The modern city of Dire Dawa is the second largest in Ethiopia, with a population estimated at around 307,000. It was founded in 1902 under the name of Addis Harar (New Harar) to service the Franco-Ethiopian railway that connects Djibouti to Addis Ababa. Because of its strategic location, the upstart town soon came to outrank Harar in commercial and industrial significance, though even as recently as 1970 it supported a significantly smaller population.
Dire Dawa has been described by some as ‘hot, sweaty and charmless’, to the ire of several people. I am not going to defend or oppose this statement, although the French-designed city center, which consists of a neat grid of avenues which emanate from the central square in front of the railway station, flanked by shady trees and colonial style buildings represents a refreshing change from most other towns in Ethiopia.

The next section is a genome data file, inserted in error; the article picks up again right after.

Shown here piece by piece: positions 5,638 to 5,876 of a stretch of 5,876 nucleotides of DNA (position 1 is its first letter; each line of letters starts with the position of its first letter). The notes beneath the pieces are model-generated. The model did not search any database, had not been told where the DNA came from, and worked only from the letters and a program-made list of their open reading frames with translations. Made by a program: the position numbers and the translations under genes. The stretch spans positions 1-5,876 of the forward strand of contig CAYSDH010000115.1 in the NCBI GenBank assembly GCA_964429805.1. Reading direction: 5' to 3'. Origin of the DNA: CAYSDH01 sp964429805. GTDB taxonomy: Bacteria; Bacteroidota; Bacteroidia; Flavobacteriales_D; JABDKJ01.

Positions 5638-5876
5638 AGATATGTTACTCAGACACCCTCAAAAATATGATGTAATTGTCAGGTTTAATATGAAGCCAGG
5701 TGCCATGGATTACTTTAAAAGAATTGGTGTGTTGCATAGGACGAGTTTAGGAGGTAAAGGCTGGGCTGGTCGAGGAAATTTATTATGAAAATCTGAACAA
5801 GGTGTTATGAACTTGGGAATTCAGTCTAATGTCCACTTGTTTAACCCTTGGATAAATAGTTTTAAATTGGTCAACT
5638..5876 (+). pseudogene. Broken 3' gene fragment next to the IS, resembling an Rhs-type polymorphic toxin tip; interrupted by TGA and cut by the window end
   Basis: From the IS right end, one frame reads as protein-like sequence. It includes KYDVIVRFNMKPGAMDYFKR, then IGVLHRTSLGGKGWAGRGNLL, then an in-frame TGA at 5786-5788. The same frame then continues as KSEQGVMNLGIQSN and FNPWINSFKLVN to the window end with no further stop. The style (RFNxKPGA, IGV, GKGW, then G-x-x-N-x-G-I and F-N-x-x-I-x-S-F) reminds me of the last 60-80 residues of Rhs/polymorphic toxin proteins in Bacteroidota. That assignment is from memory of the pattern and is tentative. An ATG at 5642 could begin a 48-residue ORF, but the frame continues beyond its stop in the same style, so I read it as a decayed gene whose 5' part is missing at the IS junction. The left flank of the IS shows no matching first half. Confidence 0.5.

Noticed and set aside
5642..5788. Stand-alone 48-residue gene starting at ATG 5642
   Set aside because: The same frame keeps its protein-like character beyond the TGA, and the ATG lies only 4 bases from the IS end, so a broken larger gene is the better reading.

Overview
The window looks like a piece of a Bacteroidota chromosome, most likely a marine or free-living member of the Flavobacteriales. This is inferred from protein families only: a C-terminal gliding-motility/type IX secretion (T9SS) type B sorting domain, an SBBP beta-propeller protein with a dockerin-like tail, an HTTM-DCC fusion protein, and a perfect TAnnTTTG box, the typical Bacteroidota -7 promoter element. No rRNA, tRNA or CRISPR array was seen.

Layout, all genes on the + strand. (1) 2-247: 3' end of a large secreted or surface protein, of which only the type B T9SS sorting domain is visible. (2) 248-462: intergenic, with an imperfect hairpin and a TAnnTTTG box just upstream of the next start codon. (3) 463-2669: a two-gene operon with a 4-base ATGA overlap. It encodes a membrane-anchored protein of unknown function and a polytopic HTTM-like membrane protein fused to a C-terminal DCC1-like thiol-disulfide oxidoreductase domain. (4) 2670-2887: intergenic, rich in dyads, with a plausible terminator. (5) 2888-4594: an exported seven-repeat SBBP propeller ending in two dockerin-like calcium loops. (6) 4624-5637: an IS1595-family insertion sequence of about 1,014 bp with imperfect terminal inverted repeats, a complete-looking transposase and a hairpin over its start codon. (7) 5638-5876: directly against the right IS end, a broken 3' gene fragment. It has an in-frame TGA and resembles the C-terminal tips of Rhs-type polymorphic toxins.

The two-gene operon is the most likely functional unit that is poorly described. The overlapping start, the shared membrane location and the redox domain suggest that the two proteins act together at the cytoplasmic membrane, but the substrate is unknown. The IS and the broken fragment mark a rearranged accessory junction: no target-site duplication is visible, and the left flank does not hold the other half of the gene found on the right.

What without a doubt is worth a day in Dire Dawa is the railway museum established with the aid of the Alliance Ethio-Française. Rail fans can take a guided tour through what remains of the once great Imperial Railway Company of Ethiopia. The museum is centered on the old turntable and engine shed southwest of the station and incorporates the station and its various other workshops along with rusty carcasses of disused engines, train cars and other rail equipment.
Across the traffic circle from the train station is the Mekonnen Hotel; a great place for a cold cheap beers and great people-watching. From around 6pm the sidewalk tables are packed with men talking politics and sipping coffee and beer.
I hope you found this interesting. Please feel free to leave any thoughts, questions or comments that you might have.
Briggs, Philip (2012-09-24). Ethiopia (Bradt Travel Guides). Bradt Travel Guides. Kindle Edition.
Planet, Lonely; Jean-Bernard Carillet; Tim Bewer; Stuart Butler (2013-05-01). Lonely Planet Ethiopia, Djibouti & Somaliland (Travel Guide). Lonely Planet Publications. Kindle Edition.